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IT Security Newsletter

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IT Security Newsletter - 6/13/2022

Breaches

Credentials for thousands of open source projects free for the taking-again!

A service that helps open source developers write and test software is leaking thousands of authentication tokens and other security-sensitive secrets. Many of these leaks allow hackers to access the private accounts of developers on Github, Docker, AWS, and other code repositories, security experts said in a new report. The availability of the third-party developer credentials from Travis CI has been an ongoing problem since at least 2015. READ MORE...

Hacking

String of attacks on French telecom infrastructure preceded April attack on fiber optic cables

French authorities believe the fiber optic cable cuts that disrupted Internet service across large swaths of France in April were likely the work of radical ecologists who oppose the digitalization of society, according to Kave Salamatian, a French academic who specializes in Internet resilience and who said he has been briefed on the investigation by colleagues at the National Cybersecurity Agency of France (ANSSI). READ MORE...

Malware

Hackers exploit recently patched Confluence bug for cryptomining

A cryptomining hacking group has been observed exploiting the recently disclosed remote code execution flaw in Atlassian Confluence servers to install miners on vulnerable servers. The vulnerability, tracked as CVE-2022-26134, was discovered as an actively exploited zero-day at the end of May, while the vendor released a fix on June 3, 2022. Various proof of concept (PoC) exploits were released in the days that followed, giving a broader base of malicious actors an easy way to exploit the flaw for their purposes. READ MORE...


New Linux Malware 'Nearly Impossible to Detect'

A new malware variant attacking Linux systems that steals credentials and allows for remote access to victim machines camouflages so well that the researchers studying it say they can't conclude if it's being used in targeted or larger-scale attack campaigns. Security researchers from Intezer and BlackBerry's Research & Intelligence Team say the so-called Symbiote malware is unusual in that it's not a pure executable file. READ MORE...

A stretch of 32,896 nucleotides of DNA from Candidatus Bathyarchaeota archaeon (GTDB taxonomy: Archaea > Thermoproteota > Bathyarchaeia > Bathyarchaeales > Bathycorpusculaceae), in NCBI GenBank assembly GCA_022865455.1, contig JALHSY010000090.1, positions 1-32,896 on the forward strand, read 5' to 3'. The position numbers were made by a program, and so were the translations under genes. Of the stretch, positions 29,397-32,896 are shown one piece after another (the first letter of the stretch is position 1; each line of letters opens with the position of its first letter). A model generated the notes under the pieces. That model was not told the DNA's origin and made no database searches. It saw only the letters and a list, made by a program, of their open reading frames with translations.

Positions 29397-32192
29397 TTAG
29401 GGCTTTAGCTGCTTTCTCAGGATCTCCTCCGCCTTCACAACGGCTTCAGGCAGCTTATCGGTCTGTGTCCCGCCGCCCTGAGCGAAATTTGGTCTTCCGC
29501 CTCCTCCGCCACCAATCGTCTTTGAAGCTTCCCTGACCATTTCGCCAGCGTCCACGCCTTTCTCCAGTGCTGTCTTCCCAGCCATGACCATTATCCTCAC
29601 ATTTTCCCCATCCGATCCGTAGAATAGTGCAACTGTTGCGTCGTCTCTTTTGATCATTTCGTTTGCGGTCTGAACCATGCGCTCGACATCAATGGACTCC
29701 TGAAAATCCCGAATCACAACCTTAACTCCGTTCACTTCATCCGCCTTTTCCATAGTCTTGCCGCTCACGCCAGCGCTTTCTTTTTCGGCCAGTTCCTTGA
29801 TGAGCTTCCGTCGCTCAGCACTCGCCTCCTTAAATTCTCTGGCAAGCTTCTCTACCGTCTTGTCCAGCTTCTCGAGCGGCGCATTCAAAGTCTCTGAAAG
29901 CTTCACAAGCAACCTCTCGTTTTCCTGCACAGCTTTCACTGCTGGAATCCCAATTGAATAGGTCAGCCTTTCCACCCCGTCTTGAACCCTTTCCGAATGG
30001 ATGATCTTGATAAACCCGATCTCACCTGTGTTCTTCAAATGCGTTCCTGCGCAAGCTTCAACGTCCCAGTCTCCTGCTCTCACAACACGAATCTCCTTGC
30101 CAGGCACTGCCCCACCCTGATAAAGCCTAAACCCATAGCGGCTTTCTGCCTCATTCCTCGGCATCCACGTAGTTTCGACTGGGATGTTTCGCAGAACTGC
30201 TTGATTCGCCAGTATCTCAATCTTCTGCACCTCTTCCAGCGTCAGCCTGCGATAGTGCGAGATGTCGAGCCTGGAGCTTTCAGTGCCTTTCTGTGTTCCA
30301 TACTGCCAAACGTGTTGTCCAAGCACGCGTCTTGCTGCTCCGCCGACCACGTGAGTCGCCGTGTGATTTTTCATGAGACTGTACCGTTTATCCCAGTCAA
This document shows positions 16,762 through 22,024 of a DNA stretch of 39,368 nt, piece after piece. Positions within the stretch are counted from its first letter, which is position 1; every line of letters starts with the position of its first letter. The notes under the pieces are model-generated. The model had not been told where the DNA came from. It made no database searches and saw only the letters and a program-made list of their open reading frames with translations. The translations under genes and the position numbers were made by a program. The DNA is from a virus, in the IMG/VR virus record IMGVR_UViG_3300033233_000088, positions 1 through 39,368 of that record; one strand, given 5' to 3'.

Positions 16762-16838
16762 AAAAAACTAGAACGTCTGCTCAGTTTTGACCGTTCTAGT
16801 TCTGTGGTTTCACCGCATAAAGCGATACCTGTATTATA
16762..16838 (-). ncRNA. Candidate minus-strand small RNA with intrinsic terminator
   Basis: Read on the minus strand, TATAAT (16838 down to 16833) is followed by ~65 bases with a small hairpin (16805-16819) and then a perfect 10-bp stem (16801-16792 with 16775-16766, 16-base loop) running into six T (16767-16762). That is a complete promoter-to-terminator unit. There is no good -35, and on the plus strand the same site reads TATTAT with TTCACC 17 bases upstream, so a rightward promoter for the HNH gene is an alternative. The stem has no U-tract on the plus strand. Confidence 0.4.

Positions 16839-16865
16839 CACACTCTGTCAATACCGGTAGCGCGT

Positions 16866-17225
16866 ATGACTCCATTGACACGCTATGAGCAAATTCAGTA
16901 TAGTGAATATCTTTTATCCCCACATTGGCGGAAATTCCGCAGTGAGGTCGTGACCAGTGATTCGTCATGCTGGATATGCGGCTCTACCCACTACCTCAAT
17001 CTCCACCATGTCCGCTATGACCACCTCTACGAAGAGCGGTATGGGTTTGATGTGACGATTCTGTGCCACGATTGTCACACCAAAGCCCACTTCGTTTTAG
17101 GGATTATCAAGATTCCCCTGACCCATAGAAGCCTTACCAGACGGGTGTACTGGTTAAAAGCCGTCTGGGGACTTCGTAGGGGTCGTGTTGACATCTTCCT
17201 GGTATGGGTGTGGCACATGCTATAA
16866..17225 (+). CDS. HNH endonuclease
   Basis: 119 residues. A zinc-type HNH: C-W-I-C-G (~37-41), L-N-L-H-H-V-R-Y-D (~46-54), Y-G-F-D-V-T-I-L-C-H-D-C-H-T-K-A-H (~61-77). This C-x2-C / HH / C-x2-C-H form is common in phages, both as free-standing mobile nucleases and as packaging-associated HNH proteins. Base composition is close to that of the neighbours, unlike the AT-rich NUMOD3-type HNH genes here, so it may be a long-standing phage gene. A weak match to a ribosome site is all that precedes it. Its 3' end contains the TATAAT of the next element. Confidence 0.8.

Exploits/Vulnerabilities

You can be tracked via your Bluetooth signal, researchers claim

Boffins at the University of California San Diego have found a way to track individuals via Bluetooth. Researchers discovered that the Bluetooth signals emitted by mobile phones carry a unique fingerprint, caused by small imperfections accidentally created during the manufacturing process. The results of their real-world experiment around the UC San Diego campus are impressive. READ MORE...


Researcher Shows How Tesla Key Card Feature Can Be Abused to Steal Cars

A researcher has shown how a key card feature introduced by Tesla last year could be abused to add an unauthorized key that allows an attacker to open and start a vehicle. The research was conducted by Martin Herfurt, an Austria-based member of the Trifinite research group, which focuses on Bluetooth security. Herfurt's analysis targeted a change made by Tesla in August 2021 to key card access, removing the requirement for users to place the key card on the central console after using it to open the vehicle. READ MORE...


Vulnerabilities in HID Mercury Access Controllers Allow Hackers to Unlock Doors

Access control products using HID Mercury controllers are affected by critical vulnerabilities that can be exploited by hackers to remotely unlock doors. The vulnerabilities were discovered by researchers at XDR firm Trellix, which launched earlier this year following the merger of McAfee Enterprise and FireEye. Trellix said it received confirmation from HID Global that all OEM partners that use certain hardware controllers are affected. READ MORE...

Encryption

How 4 Young Musicians Hacked Sheet Music to Help Fight the Cold War

Not all activists carry a picket sign. Some carry a soprano saxophone and a music notebook. "1985 was a really rough go of it for people who were human-rights activists," said Dr. Merryl Goldberg, music professor at California State University San Marcos, at a keynote at RSA Conference 2022 on Wednesday. "Dissidents, human rights activists, refuseniks, Helsinki Monitors had formed a musical group, to band together, literally." This was the Phantom Orchestra, which she would travel across the world to meet. READ MORE...

On This Date

  • ...in 1966, Miranda rights are established by the Supreme Court, in their decision regarding Miranda v. Arizona.
  • ...in 1970, The Beatles release their last #1 single, "The Long and Winding Road" from the "Let It Be" album.
  • ...in 1971, the New York Times publishes The Pentagon Papers, revealing that the Vietnam War had been secretly expanded into Cambodia and Laos.
  • ...in 1991, the volcanic Mt. Pinatubo in the Philippines begins to erupt for the first time in over 500 years, causing evacuations of a 40 km area near Manila.